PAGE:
We often are tempted to run from this softening process. But when we share in an experience of tragedy, when we walk through the unrushable process of feeling and then healing, a Holy Spirit, the Spirit of Life, can form us into people who are more gracious, compassionate, and wise.
And doing so other questions will arise: How can I help?
What question can I ask that will allow my neighbors to share their pain, their fear, their anger, and their sorrow?
How can we open ourselves that healing presence that binds the broken-hearted?
What would Mary do? Mary who, like parents in all times and all places, offered her child his first lessons in love, a love made real in the simple acts of listening for a cry, of feeding, cleaning, and holding?
Sandy Hook, Connecticut, is not far from where I went to school. In my high school, Karl Decker was an English teacher. On the web last evening, I read Karl Decker’s account of driving to Newtown yesterday to volunteer at the crisis center. At the end of the day, he posted to his family and friends.
Just back from the crisis center, the…Newtown Middle School. I got there just before 10. The place was packed. Police there, but in low profile…. No media allowed. I went in … made myself known, signed the sign-up sheet for on-call counselors. I signed up for 24/7
Karl Decker made himself available. Still he wasn’t sure what he would do. His story continues:
But as I left, my job brought itself to me: to greet people as they started walking across the parking lot from their cars. It happened at once. A family was walking towards me and I approached them and said, “My name is Karl. I’m a counselor. May I walk you to the entrance?” I had no refusals. And that was my routine until 3:30 when things thinned down, the sun fell behind clouds and a chilly wind came up.
In the few minutes it took to walk to the doors, Karl heard the stories:
My son’s little buddy was killed…
We know the family of…
The teacher was at our house for dinner a week ago…
We used to live in Sandy Hook…
My daughter doesn’t know what happened yet, how do I tell her…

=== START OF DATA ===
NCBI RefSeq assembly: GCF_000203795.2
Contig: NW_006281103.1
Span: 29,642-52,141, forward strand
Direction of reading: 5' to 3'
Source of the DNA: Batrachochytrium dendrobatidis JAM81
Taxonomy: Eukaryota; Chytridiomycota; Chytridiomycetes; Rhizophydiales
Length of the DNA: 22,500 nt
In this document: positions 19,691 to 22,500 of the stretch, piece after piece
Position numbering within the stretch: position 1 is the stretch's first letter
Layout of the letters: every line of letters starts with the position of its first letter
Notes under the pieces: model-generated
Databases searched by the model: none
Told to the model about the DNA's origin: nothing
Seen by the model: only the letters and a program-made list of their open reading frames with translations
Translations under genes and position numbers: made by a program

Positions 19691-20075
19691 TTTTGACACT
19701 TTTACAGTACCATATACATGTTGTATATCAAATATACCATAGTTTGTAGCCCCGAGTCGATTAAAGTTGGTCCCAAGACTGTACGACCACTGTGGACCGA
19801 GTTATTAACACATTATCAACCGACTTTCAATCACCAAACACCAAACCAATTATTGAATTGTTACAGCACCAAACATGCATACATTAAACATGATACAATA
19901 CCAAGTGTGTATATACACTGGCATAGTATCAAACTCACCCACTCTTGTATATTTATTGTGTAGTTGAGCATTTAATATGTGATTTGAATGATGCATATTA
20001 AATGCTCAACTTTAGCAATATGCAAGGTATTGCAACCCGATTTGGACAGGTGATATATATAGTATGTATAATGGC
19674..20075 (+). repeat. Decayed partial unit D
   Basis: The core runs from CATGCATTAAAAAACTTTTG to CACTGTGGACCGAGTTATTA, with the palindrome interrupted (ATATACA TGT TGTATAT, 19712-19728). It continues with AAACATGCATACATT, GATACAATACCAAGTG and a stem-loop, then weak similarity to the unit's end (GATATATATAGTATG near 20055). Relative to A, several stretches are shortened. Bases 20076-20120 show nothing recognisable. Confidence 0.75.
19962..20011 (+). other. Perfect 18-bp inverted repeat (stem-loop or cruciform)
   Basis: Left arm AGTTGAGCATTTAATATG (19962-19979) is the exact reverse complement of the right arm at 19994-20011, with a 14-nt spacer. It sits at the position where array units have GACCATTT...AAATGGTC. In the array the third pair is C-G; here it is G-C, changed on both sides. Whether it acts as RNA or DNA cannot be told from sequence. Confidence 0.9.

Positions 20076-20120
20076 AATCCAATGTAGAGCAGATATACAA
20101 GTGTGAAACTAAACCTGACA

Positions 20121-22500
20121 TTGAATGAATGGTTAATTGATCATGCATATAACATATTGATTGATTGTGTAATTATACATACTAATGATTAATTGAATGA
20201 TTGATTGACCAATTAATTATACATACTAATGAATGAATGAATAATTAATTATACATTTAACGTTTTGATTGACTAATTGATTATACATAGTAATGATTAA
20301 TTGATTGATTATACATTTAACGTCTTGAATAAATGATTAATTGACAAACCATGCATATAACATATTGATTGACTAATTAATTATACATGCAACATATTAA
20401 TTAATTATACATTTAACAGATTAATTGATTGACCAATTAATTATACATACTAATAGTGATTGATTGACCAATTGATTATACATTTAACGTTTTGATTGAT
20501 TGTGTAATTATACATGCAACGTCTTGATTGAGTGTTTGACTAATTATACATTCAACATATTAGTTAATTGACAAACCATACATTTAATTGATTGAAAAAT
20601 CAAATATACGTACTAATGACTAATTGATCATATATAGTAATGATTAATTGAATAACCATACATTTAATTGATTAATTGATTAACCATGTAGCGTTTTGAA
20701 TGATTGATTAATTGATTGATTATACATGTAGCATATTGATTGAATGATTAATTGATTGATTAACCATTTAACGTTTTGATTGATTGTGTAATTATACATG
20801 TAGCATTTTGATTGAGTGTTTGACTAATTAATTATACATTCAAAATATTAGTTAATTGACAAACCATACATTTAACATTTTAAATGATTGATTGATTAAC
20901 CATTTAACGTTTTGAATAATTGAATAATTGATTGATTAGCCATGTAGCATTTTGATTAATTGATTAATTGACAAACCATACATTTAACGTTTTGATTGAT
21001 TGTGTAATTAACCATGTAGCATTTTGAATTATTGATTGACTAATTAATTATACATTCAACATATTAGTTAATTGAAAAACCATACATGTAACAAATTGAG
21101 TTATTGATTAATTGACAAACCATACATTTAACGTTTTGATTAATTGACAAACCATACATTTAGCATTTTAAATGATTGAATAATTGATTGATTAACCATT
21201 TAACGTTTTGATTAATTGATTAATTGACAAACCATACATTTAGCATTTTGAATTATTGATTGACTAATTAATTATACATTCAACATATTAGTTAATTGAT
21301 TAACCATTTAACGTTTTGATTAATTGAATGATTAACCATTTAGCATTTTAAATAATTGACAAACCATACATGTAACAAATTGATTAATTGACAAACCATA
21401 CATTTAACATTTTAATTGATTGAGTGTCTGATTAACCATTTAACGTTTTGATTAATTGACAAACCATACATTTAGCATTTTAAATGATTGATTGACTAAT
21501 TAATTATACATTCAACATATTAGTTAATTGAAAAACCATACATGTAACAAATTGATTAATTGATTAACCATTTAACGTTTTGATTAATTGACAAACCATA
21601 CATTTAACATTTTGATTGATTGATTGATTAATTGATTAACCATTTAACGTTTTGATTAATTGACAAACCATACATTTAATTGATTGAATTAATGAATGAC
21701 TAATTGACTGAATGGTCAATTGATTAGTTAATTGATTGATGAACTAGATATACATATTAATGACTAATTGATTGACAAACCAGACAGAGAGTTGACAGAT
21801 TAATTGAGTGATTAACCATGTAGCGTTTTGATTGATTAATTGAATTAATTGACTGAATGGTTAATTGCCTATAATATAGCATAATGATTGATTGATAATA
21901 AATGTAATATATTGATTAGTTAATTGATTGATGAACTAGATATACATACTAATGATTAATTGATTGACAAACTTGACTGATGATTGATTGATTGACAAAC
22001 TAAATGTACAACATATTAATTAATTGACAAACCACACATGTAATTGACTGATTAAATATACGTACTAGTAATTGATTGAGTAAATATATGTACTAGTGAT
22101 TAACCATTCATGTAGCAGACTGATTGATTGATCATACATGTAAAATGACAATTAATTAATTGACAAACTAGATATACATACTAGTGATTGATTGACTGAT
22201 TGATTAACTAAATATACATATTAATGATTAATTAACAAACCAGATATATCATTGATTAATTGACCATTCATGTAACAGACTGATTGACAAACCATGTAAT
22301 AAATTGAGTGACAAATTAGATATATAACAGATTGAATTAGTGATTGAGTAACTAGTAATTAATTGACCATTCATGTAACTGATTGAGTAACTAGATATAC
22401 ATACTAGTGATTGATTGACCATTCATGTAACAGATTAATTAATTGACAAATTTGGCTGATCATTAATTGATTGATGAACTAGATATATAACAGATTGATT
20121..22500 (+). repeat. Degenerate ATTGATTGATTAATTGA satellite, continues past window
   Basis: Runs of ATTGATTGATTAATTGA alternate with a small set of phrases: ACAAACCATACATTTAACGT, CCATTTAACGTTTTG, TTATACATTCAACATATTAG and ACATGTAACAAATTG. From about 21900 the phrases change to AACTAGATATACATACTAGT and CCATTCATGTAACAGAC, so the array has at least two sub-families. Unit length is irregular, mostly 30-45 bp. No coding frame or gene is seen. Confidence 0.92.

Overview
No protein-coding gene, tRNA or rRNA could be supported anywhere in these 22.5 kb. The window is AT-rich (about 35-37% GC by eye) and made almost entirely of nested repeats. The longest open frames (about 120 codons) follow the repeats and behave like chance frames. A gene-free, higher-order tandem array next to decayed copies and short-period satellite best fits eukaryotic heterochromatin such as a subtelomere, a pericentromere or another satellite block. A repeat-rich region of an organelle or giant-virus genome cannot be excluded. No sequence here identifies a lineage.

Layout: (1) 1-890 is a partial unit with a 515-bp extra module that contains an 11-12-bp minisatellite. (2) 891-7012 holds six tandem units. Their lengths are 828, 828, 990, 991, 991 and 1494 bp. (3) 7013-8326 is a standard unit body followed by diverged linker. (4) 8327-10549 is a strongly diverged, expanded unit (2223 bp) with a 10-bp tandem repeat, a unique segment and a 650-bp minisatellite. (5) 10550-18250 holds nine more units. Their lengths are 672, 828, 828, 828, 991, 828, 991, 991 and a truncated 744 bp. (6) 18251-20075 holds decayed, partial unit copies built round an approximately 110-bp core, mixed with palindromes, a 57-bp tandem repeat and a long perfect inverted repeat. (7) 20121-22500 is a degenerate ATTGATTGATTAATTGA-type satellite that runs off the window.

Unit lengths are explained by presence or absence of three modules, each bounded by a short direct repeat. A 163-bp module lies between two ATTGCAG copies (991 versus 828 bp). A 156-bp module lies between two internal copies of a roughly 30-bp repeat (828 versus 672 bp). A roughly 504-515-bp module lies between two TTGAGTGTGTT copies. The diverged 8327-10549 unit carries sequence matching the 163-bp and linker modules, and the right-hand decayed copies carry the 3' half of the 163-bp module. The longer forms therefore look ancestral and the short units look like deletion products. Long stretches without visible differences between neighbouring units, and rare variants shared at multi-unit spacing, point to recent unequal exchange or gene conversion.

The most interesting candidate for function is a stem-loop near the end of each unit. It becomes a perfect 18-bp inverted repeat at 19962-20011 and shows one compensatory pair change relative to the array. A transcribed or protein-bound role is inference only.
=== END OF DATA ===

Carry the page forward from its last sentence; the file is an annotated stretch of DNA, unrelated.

I just wanted to be with people today…
And some just walked in silence…
Karl Decker wrote:
Little children, moms and burly firemen fathers held my hand the length of the walk…and there was a therapy dog (from Vermont!) outside, too, which we all stopped to pat. I’d take them to the door… and get back out for the next ones…groups of kids from the high school, the high school football captain came alone and then, after noon, counselors, psychologists began to arrive to volunteer–they came from all over–Connecticut, Massachusetts, New York City, Rhode Island, towns in Fairfield County. Some asked me for directions to a motel so they could stay in case called.
Two unusually well-groomed and lovely young women arrived in a car with Maryland plates. Karl approached them as he did the others. They turned out to be from the FBI. Their jackets read “FBI Incident Investigations.” But mostly moms, dads, grandparents, and families, one after the other came. Then the food arrived. A truckload of pizzas, two SUVs from Panera’s, cases of water, a portable coffee canteen, and ice cream, and a cafeteria was set up. Families bringing food. Flowers.
Karl Decker wrote of a little boy named Casey who he had walked with. There was a big children’s therapy room with art supplies. On his way out, Casey came over to show Karl the drawing he had made of his friends … a row of colorful figures in joined hands with smiles and hats and toys and one figure, in black and white, clearly a skeleton.
A man brought out a ham and cheese sandwich and hot coffee for Karl.